All that said, it's difficult to confidently infer some things about how Mask of the Rose intends to model its relationships at all. It's subtle, and often when I experienced friction I found myself questioning whether it was an intended behaviour, or a bug. If I tell Archie I just want to be friends, and then he later confesses his feelings to me from inside prison, is that in error, or the result of my unfailing trust in his innocence and my visible efforts to help him? Characters have things they want, qualities they'll trust, and situational context that impacts their behaviour - including your choice of hat - and these aren't all signposted.

This is additionally complicated by most of my time with the game coming before a patch that appeared to make relationships progress much more aggressively - towards both romance and hostility, potentially within the same person. Despite several playthroughs, it turns out that I likely haven't seen a complete romance route at all. I want to say that sex and romance both feel like they 'belong' to their characters. Whether sweet or suggestive, they never depart from that sense of real people negotiating their desires - connecting with another person just being one want that has to balance its place among others.

Screenshot of Mask of the Rose, showing a mannequin in a shirt and admiral hat, and the options to change outfit before meeting someone

The crux of my difficulty with Mask of the Rose is that - between the plethora of options to pursue, the inscrutability of character's desires, and the brevity of the game - I don't know what it wants from me. I found that if I treated it like a conventional dating sim and tried to follow a specific character's route, sometimes it wouldn't progress for several days, or they'd insistently only see me as a friend. (Post-patch, it seemed to actively irritate my love interest of choice.) If I treated it like an RPG, and followed quests around - Can I meet everyone to fill the census? What's with the tentacle in the basement? Who killed David? - I wouldn't have time to follow any of these threads to their conclusion.

I lament this point because this friction obscures some really excellent writing. The Neath has long been a setting of Victoriana-but-wrong, exploiting the space between the familiar and not for tension and horror. In many ways, the horror is much lighter than in other Fallen London 'verse games, but in placing much more historically grounded people in its setting - for them to struggle in that space between the familiar and the not, instead of the player - its moments of pain and revelation take on new depth. When it fully unravels, the motives behind the murder are both intimately knowable and inexorably Neath-y, as Fallen London is destined to become.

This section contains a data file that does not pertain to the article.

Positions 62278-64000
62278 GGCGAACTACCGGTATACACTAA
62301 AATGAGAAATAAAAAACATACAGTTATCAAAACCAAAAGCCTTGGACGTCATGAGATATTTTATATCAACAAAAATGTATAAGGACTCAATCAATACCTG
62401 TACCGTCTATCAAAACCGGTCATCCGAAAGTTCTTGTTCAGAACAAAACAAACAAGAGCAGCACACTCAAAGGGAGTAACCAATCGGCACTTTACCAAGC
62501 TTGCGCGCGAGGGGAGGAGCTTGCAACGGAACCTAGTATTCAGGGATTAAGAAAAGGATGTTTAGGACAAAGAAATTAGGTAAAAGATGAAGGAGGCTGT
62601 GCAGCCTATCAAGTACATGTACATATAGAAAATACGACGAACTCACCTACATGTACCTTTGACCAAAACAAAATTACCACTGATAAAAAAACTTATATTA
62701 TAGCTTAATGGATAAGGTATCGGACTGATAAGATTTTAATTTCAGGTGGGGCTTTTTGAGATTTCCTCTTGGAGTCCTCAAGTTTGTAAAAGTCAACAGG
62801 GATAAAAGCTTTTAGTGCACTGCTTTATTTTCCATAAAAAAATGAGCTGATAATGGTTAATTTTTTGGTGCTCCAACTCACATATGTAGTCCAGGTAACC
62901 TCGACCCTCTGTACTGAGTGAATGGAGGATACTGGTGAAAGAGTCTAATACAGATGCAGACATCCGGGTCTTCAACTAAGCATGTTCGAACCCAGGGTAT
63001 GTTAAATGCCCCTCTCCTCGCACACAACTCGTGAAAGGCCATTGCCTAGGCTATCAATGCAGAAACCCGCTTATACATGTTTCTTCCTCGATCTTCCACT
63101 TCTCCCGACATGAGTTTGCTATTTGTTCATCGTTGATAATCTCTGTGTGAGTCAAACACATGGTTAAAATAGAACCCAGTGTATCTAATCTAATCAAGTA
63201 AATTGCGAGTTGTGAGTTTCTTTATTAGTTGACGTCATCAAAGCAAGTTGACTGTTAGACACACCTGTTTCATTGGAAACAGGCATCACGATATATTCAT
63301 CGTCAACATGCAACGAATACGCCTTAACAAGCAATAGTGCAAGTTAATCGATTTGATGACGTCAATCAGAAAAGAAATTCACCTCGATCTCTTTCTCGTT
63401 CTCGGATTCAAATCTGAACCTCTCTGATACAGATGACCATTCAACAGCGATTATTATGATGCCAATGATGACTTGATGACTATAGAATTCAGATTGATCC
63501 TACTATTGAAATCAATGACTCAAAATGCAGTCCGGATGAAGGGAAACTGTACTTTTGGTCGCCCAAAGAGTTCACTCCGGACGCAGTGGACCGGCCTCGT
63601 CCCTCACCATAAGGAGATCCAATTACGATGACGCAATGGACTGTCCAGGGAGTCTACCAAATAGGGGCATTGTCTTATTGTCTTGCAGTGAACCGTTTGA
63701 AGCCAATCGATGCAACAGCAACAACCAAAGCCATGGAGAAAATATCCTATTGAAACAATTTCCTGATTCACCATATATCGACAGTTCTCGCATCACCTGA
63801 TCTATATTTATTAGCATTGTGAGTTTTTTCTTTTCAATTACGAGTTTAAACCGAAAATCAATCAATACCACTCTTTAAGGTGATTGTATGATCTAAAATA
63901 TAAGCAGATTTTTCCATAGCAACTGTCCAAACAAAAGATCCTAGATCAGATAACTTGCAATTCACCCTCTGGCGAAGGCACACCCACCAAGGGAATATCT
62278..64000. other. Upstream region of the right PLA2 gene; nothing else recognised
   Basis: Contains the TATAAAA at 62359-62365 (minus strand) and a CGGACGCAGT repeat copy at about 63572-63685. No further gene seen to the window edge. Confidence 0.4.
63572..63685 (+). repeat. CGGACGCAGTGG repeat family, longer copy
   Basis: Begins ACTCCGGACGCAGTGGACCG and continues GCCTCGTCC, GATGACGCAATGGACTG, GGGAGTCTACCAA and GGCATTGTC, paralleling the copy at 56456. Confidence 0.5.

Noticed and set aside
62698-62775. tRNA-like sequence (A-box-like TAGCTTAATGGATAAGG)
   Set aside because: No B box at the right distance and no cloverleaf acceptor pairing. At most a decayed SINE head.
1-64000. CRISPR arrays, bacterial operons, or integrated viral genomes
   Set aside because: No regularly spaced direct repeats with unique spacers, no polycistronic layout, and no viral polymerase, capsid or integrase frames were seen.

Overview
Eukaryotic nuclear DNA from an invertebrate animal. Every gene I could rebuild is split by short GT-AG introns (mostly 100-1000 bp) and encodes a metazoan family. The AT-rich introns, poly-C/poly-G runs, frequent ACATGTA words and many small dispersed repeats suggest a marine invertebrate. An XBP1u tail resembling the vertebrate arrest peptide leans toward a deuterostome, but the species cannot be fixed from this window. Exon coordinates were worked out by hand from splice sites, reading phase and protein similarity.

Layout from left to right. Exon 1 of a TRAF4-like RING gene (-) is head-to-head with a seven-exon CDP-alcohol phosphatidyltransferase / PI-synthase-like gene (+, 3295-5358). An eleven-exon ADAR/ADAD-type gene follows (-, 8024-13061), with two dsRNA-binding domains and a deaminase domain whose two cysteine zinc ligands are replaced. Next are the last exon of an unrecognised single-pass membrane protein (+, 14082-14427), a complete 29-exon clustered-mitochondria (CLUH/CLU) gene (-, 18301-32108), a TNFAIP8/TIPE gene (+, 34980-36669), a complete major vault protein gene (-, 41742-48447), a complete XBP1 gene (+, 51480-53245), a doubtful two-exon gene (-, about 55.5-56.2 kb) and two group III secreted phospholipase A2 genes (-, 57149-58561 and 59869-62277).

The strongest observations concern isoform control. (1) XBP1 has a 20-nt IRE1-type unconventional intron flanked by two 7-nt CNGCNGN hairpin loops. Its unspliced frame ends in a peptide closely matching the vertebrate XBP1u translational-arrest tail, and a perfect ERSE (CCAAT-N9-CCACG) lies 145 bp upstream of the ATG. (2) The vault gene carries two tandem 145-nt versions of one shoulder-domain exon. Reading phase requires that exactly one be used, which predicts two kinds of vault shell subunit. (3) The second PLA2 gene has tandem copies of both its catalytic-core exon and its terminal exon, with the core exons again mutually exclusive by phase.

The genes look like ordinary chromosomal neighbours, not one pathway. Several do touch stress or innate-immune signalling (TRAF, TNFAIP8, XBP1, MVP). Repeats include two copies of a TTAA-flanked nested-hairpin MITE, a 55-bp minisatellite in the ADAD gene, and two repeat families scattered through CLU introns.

Even this point comes with a caveat, though, as the more historically grounded writing takes risks. One of the character arcs revolves around Rachel, a Jewish woman, considering her affection for Milton, a devil. This being an antisemitic trope can actually be lampshaded in the game, if you propose having a fictionalised Milton as a love interest in Rachel's novel.

Screenshot of Mask of the Rose, showing the character creation options where the player can opt in to physical intimacy, romantic emotions, both, or neither
Screenshot of Mask of the Rose, showing a shadowy church and a creature with red eyes peering down from the ceiling, with the dialogue, ‘It sees us.’
Screenshot of Mask of the Rose, showing part of a conversation with Rachel: ‘Otherwise, the reader might not see the story as an elevation of their kind, but as a slur on mine.’
Screenshot of Mask of the Rose, showing Griz and Mr Pages, where the player’s internal monologue is considering if Griz cares for him

There are multiple ways to read this scene - as a gesture at different ideologies between modern audiences and Victorian ones, as Rachel acknowledging the optics of her own desire for Milton, as Failbetter expressing self-awareness about the trope and a desire to write it sensitively - and ultimately it isn't for me to say if it 'worked'. While I trust that Failbetter worked with consultants, this arc left me with questions.

When Mask of the Rose was announced, I don't think anyone expected that the words to describe it would be "risky" and "ambitious". It might be easier to straightforwardly like it if it were a simpler game. As it is, it feels like it's bursting at the seams - with long quest threads without enough time to pursue them, character desires so subtle that putting on a flirtatious hat may condescend, and a conspiracy board that breaks the mystery if you have too much fun with it. Its writing takes the long-familiar - and long-evolving - Neath back to its roots, with evocative, thoughtful, and flawed exploration. It's this version of the game I can't stop thinking about, however - flawed for all the same reasons it fascinates.